Select your viewpoint for Fort William’s mountain bike extravaganza with a little help from an expert
It’s often said that the UCI Mountain Bike World Cup at Fort William is great for spectators. Partly this is because it involves the best downhill riders in the world hammering down one of the most dramatic courses you’ll find anywhere; partly it’s because a huge grandstand is erected at the bottom of the hill, affording... well... I suppose you might say a grandstand view of the action, as competitors come flying over the last few jumps before the finish line. But the beauty of the Fort William event – taking place next Saturday and Sunday – is that fans can also roam along the full length of the course. This means you can either have the stadium experience beloved of followers of more conventional sports, replete with roaring crowds, tannoy announcements and as much fast food as you can reasonably spill down your front in one afternoon, or you can strike off on your own and find a quieter corner of the track – somewhere you can get up close to the riders, just as you can at smaller mountain bike events.
If you fancy option two and you’re feeling fit, you can start at the bottom of the hill and slog your way up, but most people opt to take the Nevis Range gondola to the top and then pick their way down, stopping at intervals to watch the racers as they flash by in a blur of mud and pedals.
Fort William regulars will already have their favourite vantage points mapped out, but what if you’re a first-timer? To get an idea of the best places on the course to catch the action, Four Seasons spoke to the event’s official photographer Keith Valentine, aka phunkt.com. Now one of the best lensmen in the business, with an eagle eye for an unusual angle, Valentine got his big break shooting the Fort William World Cup back in 2003.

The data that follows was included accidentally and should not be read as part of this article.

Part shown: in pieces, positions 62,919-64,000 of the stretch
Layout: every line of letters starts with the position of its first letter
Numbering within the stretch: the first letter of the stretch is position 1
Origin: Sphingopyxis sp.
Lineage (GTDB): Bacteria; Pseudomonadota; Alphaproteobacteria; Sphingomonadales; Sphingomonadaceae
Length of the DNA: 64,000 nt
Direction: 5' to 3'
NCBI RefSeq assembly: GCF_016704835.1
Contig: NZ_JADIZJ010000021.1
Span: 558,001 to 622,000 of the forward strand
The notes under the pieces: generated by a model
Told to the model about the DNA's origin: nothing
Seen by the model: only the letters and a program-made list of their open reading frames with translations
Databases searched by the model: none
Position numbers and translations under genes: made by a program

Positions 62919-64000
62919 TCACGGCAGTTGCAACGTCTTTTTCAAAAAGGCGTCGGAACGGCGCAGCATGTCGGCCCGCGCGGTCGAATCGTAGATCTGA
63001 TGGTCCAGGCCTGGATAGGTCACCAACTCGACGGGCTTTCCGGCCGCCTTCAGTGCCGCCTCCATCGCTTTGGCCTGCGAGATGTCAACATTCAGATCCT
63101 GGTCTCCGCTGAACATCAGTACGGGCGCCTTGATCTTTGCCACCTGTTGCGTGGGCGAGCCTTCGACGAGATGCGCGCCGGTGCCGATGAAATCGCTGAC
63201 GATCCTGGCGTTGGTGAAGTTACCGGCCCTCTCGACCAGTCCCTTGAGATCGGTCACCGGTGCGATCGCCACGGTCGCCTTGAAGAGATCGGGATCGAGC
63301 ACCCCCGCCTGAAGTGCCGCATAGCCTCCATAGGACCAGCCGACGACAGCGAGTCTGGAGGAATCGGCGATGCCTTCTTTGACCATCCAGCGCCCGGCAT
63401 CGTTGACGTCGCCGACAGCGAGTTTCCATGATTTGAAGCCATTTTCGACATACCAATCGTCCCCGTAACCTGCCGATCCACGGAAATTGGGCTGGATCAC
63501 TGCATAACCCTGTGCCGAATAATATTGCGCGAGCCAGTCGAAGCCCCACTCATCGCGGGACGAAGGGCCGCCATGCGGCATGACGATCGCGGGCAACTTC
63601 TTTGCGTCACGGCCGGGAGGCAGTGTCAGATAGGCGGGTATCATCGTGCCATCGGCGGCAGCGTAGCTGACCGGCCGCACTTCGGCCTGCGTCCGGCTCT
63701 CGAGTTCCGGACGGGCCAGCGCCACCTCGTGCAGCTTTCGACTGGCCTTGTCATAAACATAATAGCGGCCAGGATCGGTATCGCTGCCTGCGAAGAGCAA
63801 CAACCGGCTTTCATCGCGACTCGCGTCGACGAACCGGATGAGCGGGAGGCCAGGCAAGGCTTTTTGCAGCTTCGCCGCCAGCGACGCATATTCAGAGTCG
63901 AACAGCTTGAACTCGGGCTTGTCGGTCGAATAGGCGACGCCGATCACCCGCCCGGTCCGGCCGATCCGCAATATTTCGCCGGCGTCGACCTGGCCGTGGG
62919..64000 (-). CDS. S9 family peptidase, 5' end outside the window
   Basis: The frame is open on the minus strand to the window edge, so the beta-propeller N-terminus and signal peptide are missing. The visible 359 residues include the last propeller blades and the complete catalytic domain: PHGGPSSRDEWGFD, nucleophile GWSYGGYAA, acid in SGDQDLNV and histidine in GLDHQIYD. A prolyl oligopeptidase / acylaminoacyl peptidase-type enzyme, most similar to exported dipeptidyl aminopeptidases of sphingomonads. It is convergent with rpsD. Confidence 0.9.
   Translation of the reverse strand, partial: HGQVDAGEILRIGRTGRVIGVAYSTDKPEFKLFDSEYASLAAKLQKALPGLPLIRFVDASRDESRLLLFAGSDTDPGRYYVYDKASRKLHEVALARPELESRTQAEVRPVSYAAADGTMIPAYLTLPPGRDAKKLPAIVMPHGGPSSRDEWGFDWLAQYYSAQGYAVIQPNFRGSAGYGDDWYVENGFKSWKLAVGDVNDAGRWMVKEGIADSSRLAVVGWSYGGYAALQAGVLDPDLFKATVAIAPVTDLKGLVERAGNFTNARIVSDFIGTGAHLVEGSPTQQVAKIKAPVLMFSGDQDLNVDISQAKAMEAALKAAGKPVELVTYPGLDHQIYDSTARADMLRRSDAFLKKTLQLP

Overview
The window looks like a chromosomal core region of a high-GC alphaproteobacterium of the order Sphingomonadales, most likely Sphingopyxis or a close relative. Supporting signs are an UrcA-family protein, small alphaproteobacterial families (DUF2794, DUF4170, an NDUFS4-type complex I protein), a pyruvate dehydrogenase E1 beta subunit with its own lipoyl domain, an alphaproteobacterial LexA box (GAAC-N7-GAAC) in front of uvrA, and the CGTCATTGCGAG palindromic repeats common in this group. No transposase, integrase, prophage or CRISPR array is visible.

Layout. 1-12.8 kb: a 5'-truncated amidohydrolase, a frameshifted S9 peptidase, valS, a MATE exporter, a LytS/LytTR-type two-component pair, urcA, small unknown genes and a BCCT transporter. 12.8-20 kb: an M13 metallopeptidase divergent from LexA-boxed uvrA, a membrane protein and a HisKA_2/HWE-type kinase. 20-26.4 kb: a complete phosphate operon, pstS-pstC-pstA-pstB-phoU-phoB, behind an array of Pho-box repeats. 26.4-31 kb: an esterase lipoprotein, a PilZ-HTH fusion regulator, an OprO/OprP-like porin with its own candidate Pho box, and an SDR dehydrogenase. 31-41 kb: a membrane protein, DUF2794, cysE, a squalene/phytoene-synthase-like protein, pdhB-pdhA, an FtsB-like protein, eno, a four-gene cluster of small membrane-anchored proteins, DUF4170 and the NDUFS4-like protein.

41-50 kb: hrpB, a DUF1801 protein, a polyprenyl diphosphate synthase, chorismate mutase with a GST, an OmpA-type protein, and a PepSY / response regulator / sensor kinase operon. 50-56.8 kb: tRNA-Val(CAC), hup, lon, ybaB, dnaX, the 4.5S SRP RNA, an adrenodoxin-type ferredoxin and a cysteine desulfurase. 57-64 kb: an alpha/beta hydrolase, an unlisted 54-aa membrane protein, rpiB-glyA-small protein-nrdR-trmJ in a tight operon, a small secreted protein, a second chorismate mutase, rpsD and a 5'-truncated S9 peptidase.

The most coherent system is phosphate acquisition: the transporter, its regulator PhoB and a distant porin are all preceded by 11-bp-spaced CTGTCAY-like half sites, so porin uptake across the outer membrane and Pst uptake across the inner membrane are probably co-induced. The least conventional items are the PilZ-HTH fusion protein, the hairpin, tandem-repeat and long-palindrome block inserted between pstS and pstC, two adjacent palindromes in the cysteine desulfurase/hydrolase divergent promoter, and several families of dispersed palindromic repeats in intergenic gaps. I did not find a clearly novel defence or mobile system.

“I got invited by a friend of mine and I had this cheap Sony Mars bar camera,” he recalls. “It basically looked like a giant Mars bar with a lens on it. It was nothing special, but I took some pictures and sent them to Rare Management [the company running the event] and they liked them and I think they used some of them. The next year I went up with a better camera and took some pictures and they used them again, and so every year since then I’ve been upgrading my gear and going up and taking pictures and getting better and better. Now I know the course probably better than anybody else.”
Valentine says the majority of photographers at Fort William set up shop around the finish line, as this is usually where the most spectacular pictures are to be had, but he recommends checking out the top section of the course too, particularly if you appreciate the lonelier, man vs mountain aesthetic. Up here, before it dips into the treeline, the track winds its way through open moorland. If it’s raining or windy or both, this can be a bleak place to hang out, but if the weather is average or better it’s a great area to get a sense of how the riders flow through the landscape. The optimum viewing position in this zone? Valentine recommends waiting at the point marked Snakes and Ladders on the trail map, just where the track crosses under the gondola cable. “There’s a small but really sharp-looking rock garden and it’s quite an exciting place to watch,” he says. “You can stand right beside it and you get to see the riders coming from all the way up the hill. There are all these jagged rocks and you’re like ‘Wow – can they really go across that?’ But these guys go flying through it.”
Valentine advises against watching in the woods further down the hill (“there’s not much room and you don’t really get to see much”) but at the bottom of this section he recommends spending some time in the area between Hip Replacement and Motorway.
“Hip Replacement is a right hand berm and then a left hand jump,” he says. “It really f***s your hips up, hence the name. That then takes you onto the Motorway which has got these three massive jumps on it, so Motorway is quite a cool place to watch.”
So there you have it: the best places to watch the best mountain bike event of the year. Need a little aide-memoire for race day?